Updated April 17, 2023 - 9:20 pm
A nationally recognized Republican political consultant has been added as a defendant in a Nevada lawsuit alleging that he stole $2.2 million and defrauded a political action committee that had unsuccessfully tried to break up the Clark County School District.
Jeff Roe, founder of Axiom Strategies, one of the largest GOP campaign firms, was accused of fraud and breach of contract, among other charges, after one of his companies failed to gather at least 140,000 valid signatures to put the initiative before the Legislature in 2023.
The Community Schools Initiative filed a lawsuit in Nevada District Court in January against Vanguard Field Strategies LLC, a Texas-based firm headed by Roe that the organization hired to gather signatures for its effort to allow local governments to form their own school districts.
On March 30, the plaintiffs filed an amended complaint that added Roe as a defendant along with his other entities, Axiom, LLC, and Garrison Management Group, LLC, alleging a breach of contract, misrepresentation, fraud and deceptive trade practices.
The attorney for Roe and his companies, Brad Bodamer, did not return multiple requests seeking comment.
The Community Schools Initiative’s attorneys allege that Roe conducted a bait-and-switch scam and illegally created “faux” and “shell” companies to keep himself from being personally held liable.
“We’re not trying to go after anybody, but we’re very concerned that this bait-and-switch activity is damaging democracy,” said Sam Castor, attorney with the firm Lex Tecnica, Ltd., which was assigned rights by the Community Schools Initiative to file the lawsuit.
Splitting up Clark County School District received “massive” bipartisan support in 2022, Castor said, “and yet you have a company run by Jeff Roe that destroyed that democratic solution, and he stole $2.2 million from the education system. He should be stopped.”
Top Republican adviser
Roe is a top Republican operative currently serving as an adviser to Never Back Down, a super PAC dedicated to urging Florida Gov. Ron DeSantis to run for president in 2024. He is also helping run a campaign to legalize marijuana in Florida. A Texas resident, he previously ran Texas Sen. Ted Cruz’s unsuccessful 2016 presidential campaign and worked as an adviser on Virginia Gov. Glenn Youngkin’s successful 2021 campaign.
The lawsuit alleges that Roe knowingly gathered “fraudulent and forged signatures” and never planned to deliver on its contract.
Using Roe and his companies’ record, including Cruz’s campaign, the defendants allegedly assured the Community Schools Initiative that it would be able to obtain a 70 percent validity rate of its signatures so that the initiative would be able to go before the 2023 Legislature, the lawsuit says.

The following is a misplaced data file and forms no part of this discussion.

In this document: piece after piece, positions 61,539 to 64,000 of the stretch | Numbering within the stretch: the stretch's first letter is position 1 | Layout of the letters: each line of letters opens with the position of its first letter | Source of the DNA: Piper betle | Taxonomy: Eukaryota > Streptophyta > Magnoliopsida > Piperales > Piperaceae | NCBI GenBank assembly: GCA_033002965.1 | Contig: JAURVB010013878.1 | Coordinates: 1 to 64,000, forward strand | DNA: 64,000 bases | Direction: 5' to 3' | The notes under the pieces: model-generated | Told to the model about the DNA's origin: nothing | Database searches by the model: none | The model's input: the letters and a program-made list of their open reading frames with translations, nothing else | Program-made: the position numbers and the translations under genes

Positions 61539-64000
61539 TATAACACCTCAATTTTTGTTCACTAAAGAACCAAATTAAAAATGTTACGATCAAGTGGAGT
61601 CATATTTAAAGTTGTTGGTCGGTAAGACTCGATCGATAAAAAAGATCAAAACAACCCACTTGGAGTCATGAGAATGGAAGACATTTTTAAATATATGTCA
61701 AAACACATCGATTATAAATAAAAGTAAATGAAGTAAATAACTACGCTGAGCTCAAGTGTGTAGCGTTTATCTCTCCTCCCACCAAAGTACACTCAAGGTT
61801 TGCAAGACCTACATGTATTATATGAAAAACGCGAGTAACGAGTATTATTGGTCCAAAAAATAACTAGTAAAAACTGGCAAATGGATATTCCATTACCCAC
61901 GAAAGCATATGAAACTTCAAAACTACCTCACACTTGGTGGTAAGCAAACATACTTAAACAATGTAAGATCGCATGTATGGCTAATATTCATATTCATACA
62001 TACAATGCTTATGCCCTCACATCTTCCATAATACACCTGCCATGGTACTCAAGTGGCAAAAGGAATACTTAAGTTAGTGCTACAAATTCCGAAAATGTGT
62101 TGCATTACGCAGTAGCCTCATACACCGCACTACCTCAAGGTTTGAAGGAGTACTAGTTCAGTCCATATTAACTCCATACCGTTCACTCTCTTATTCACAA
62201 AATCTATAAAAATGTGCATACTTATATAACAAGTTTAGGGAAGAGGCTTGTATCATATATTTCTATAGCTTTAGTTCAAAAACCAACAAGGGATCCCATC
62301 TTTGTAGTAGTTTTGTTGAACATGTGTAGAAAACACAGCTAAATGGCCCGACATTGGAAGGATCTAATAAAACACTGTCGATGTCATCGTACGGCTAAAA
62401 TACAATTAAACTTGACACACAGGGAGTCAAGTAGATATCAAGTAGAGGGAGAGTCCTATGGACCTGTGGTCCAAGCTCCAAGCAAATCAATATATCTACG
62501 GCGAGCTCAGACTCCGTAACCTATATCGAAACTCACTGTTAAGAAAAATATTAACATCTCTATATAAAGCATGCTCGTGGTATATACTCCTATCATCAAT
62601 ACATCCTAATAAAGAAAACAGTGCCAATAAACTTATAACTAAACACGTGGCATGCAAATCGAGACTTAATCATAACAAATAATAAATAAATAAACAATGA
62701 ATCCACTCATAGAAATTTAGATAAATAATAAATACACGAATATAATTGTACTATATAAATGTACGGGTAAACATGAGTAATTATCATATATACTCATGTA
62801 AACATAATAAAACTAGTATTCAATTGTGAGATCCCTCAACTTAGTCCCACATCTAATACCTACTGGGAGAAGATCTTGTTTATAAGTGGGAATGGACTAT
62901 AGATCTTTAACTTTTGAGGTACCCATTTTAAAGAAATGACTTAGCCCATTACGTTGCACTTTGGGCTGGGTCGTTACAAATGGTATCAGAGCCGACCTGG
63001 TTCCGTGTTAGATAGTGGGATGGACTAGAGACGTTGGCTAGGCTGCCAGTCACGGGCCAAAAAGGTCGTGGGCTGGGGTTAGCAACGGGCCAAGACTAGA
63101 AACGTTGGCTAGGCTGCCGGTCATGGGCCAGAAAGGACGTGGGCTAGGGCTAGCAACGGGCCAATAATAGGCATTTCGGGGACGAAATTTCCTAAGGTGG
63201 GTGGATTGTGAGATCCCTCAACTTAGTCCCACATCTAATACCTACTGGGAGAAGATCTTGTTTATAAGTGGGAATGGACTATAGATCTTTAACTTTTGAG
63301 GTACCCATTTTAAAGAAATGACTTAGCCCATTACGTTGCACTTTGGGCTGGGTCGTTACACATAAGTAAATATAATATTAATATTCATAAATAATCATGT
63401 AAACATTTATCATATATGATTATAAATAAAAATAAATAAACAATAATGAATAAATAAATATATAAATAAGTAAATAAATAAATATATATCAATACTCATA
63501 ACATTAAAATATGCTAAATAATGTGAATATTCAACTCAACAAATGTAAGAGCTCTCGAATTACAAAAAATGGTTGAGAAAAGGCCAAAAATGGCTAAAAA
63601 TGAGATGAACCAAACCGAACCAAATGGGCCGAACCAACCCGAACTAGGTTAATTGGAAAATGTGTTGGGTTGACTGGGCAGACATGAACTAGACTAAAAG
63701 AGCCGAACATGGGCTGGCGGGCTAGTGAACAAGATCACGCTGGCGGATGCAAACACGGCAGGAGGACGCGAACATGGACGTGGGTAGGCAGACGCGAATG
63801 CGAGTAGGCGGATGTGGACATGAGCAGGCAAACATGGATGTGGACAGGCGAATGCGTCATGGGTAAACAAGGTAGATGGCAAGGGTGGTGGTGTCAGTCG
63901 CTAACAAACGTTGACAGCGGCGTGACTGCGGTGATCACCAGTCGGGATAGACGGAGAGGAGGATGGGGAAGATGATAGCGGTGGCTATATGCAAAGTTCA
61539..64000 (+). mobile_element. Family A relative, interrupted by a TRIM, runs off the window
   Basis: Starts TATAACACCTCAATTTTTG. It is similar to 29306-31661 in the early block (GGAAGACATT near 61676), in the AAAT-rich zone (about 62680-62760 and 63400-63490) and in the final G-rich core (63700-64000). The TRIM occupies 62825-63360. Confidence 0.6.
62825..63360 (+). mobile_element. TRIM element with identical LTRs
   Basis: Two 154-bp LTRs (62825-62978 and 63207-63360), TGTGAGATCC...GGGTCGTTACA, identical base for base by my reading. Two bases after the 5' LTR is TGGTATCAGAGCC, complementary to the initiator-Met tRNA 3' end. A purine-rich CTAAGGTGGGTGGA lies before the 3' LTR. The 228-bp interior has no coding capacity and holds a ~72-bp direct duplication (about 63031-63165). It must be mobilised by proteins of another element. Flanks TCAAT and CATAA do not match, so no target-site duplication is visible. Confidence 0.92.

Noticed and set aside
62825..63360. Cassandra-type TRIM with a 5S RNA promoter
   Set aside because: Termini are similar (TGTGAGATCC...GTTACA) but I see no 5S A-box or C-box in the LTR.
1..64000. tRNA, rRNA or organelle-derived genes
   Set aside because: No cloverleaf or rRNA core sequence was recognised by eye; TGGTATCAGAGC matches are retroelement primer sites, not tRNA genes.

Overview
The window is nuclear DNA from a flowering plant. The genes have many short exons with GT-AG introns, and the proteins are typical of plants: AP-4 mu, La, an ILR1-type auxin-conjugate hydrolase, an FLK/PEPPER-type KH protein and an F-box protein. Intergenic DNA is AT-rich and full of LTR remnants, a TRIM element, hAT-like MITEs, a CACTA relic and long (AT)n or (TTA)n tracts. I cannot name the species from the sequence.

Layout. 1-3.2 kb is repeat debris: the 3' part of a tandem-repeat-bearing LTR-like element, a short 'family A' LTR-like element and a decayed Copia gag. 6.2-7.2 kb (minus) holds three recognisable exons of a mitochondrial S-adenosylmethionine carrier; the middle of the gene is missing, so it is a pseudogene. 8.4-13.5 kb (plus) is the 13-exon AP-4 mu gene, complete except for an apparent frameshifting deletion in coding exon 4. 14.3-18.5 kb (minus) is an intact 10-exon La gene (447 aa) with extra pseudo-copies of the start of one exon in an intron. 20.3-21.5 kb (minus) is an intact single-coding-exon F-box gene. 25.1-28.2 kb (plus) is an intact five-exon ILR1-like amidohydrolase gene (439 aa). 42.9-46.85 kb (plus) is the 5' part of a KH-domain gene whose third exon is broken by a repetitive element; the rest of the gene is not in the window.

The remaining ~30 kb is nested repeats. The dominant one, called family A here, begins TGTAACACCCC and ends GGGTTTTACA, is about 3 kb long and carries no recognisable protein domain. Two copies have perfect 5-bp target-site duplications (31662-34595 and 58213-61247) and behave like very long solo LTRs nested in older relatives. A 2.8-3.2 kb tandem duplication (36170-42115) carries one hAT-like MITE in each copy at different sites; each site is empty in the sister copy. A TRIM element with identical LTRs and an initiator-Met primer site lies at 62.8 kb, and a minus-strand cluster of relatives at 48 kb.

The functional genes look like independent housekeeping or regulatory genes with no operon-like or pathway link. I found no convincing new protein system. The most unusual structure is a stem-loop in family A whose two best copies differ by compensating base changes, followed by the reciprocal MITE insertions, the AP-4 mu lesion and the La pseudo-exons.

“Given Axiom’s reputation nationally, (Community Schools Initiative) was encouraged to consider Vanguard, a division of Axiom, to aid in the process,” the lawsuit says.
The plaintiff later learned that the defendants did not have the permits and business licenses required by Nevada law, the complaint alleges.
“As such, Roe acted in his individual capacity without the benefit of any liability shield afforded by out-of-state entities not registered in the state of Nevada,” the lawsuit says.
Competitors raise questions
In late October and in early November 2022, competing petition signature-gathering companies reached out to the Community Schools Initiative offering their services and raising concerns about Vanguard’s capacity, performance and quality control, the lawsuit alleges. The initiative’s representatives asked the defendants if they should hire another company, but the defendants insisted that they were capable of gathering the signatures, the lawsuit says.
The lawsuit alleges that on at least a dozen occasions, the defendants assured Community Schools Initiative that it was obtaining more than the required number of signatures at above the required validity rate. But when the secretary of state’s office reviewed the signatures it found that the defendants only obtained an average 53.2 percent validity rate.
Some of the signatures were forged, with the same name being used repeatedly and with some names obviously fake with obscenities used as the middle name, the lawsuit says. Several of the pages also arrived at the secretary of state’s office smelling of “bong water,” the lawsuit claims.
After Vanguard failed to collect the required number of valid signatures, Scott Scheid, Vanguard’s vice president of sales, allegedly assured the plaintiff that he would “make it right” and issue a refund, but that refund never came. Scheid declined to comment for the story.
A hearing on the case is expected to be held within 45 days.